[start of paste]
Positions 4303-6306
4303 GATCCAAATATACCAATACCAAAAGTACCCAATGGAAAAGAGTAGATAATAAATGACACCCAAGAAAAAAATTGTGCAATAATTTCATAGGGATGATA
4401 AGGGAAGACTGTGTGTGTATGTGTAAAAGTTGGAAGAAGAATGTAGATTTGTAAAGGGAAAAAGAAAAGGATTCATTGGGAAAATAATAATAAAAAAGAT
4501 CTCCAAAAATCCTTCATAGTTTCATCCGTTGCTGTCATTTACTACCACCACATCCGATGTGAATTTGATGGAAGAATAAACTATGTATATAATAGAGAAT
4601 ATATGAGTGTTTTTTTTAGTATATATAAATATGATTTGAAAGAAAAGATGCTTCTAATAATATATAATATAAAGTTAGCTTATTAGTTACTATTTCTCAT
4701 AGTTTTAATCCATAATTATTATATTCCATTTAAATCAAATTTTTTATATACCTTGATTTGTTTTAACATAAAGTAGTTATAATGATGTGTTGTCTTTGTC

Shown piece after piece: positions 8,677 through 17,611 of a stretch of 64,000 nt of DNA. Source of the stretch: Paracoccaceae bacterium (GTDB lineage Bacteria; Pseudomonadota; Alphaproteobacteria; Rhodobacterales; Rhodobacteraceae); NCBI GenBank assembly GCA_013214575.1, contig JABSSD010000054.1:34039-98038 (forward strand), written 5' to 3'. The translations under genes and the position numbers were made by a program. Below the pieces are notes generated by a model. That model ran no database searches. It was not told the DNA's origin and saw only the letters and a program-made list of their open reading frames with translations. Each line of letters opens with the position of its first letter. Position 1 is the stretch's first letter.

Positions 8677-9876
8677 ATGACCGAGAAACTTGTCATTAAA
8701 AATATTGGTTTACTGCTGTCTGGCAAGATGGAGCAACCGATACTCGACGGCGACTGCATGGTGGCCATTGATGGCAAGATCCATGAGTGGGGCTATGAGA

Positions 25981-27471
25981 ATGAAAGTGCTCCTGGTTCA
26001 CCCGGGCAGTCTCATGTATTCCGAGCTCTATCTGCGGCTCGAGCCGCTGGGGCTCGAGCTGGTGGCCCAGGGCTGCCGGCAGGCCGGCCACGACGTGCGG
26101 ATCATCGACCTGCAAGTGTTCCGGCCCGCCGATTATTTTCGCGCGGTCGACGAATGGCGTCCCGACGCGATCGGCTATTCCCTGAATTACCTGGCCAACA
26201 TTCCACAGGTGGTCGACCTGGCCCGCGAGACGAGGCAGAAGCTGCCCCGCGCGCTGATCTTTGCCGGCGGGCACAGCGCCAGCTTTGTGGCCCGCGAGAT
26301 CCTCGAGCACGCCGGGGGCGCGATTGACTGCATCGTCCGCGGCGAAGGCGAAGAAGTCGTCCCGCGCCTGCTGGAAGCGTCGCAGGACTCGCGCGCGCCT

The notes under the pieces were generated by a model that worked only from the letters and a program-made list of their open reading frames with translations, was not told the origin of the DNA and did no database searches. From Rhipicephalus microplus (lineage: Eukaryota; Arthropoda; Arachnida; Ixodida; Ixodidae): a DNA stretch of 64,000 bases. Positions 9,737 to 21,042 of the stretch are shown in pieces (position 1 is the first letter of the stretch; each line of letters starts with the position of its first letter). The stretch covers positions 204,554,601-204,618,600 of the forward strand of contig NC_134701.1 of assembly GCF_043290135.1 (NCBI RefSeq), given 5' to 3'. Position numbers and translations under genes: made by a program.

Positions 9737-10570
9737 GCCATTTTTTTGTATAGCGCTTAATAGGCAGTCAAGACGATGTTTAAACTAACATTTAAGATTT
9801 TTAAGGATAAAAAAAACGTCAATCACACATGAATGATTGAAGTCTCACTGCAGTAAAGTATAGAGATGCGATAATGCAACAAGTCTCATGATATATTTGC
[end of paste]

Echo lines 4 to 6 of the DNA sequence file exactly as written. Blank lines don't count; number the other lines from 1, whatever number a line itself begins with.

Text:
4501 CTCCAAAAATCCTTCATAGTTTCATCCGTTGCTGTCATTTACTACCACCACATCCGATGTGAATTTGATGGAAGAATAAACTATGTATATAATAGAGAAT
4601 ATATGAGTGTTTTTTTTAGTATATATAAATATGATTTGAAAGAAAAGATGCTTCTAATAATATATAATATAAAGTTAGCTTATTAGTTACTATTTCTCAT
4701 AGTTTTAATCCATAATTATTATATTCCATTTAAATCAAATTTTTTATATACCTTGATTTGTTTTAACATAAAGTAGTTATAATGATGTGTTGTCTTTGTC